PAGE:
Saturday, April 26, 2014

Holy Week at the Ordinariate Church of St John the Evangelist, Calgary

The report and photos below are from the Ordinariate Parish of St John the Evangelist in Calgary, Alberta. The parish website is here.

The Ordinariate church of St. John the Evangelist in Calgary, Alberta celebrated the sacred triduum with full ceremonies this year. The parish was received into the full communion of the Catholic Church in December 2011, and has over doubled in size since its inception as a part of the Personal Ordinariate of the Chair of St. Peter. The parish uses exclusively the liturgical books authorised for the personal ordinariates, known as Divine Worship, and boasts the public recitation of morning and evening prayer (Mattins and Evensong) daily, alongside the celebration of the Mass.

Maundy Thursday was celebrated with the mandatum (or maundy), together with the traditional procession to the altar of repose at the conclusion of the Mass. The choir sang chant from the Anglican tradition, mainly in English and from the Wantage and English Gradual collections, together with hymns and anthems familiar to the faithful.

A solemn watch was kept at the altar of repose until midnight, and an all night watch was kept by the lay faithful before the Blessed Sacrament until the celebration of the Solemn Liturgy on Good Friday. After the conclusion of the Mass the choir sang Psalm 22 as the altars were stripped and washed, and Evensong was recited by the clergy in quire.

On Good Friday, after Mattins in quire in the morning, the solemn liturgy was celebrated at midday with the passion of Saint John being chanted by three clerics before the rood screen. The choir sang the chants during the veneration of the cross by the faithful, who maintained the tradition of ‘creeping to the cross’ with three genuflections.

Over 150 people ventured through the Good Friday snow to the liturgy. The cross was carried aloft through the church to the elaborate chant of the Behold the wood of the cross, from the Roman Gradual, set to music in many of the Anglo-Catholic chant editions.

The solemn intercessions were sung by the priest, before removing the black vestments and changing into the violet vestments prescribed for the Communion Rite. The Blessed Sacrament was brought from the altar of repose, and the faithful invited to receive Holy Communion kneeling at the altar rail of the sanctuary, as is the parish custom.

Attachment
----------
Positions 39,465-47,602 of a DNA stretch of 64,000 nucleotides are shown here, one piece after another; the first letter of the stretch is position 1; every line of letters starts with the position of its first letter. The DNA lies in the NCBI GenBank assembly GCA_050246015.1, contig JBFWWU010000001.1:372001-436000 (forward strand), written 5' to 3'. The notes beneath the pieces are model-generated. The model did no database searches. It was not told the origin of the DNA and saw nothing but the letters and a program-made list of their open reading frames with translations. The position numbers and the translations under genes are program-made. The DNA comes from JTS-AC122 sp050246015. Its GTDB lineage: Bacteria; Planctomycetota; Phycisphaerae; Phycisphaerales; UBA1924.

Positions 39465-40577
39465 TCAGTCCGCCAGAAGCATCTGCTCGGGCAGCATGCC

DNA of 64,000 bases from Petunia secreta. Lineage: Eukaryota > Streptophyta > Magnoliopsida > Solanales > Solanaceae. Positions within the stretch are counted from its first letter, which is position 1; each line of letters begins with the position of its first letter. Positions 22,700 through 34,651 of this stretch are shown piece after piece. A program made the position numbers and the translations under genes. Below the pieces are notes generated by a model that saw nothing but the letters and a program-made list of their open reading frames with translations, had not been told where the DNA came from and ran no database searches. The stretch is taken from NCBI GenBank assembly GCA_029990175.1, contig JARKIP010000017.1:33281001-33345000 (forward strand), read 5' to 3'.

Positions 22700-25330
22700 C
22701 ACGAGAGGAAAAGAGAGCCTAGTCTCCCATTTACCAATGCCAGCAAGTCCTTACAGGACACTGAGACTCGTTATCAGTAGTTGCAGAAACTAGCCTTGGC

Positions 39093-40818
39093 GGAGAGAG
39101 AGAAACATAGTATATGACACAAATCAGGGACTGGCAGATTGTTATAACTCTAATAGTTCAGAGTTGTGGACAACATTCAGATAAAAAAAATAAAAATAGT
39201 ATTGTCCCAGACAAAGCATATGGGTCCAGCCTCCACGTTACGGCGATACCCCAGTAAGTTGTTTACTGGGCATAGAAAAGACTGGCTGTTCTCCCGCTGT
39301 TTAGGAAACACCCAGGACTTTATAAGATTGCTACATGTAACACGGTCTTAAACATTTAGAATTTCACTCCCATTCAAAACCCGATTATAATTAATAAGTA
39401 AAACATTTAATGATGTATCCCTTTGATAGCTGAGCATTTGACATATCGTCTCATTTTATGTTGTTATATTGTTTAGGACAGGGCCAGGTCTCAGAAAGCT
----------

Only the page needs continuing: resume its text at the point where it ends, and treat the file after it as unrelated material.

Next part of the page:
After the liturgy, Evensong was recited in quire and the cross and candles remained on the altar for the veneration of the faithful until Holy Saturday. On the morning of Holy Saturday, after Mattins, the church was prepared for the Paschal Vigil.

The vigil began with the blessing of the new fire, incense, and the paschal candle by the entrance to the church as the people gathered outside. The penitential character of the liturgical vigil is marked by violet vestments, except for the deacon who changes into gold in order to bear the paschal candle into the church and to sing the Exsultet.

The blessing of water took place at the epistle corner of the sanctuary, before bring carried to the font for the baptism of a new Christian, who was also confirmed during the ceremony.

After the vigil itself and the ceremonies of initiation, the first Mass of Easter was celebrated at the High Altar of the church. On Easter Sunday morning, a Solemn High Mass was offered, preceded by the Sprinkling with Holy Water (Vidi Aquam) and a procession around the church - one of the traditional characteristics of Anglican worship on feasts.

The choir sang the chant for the rite of sprinkling, and also vernacular settings of the chants of the Graduale Romanum for the Introit and Gradual, and an English setting of the great Easter Sequence.

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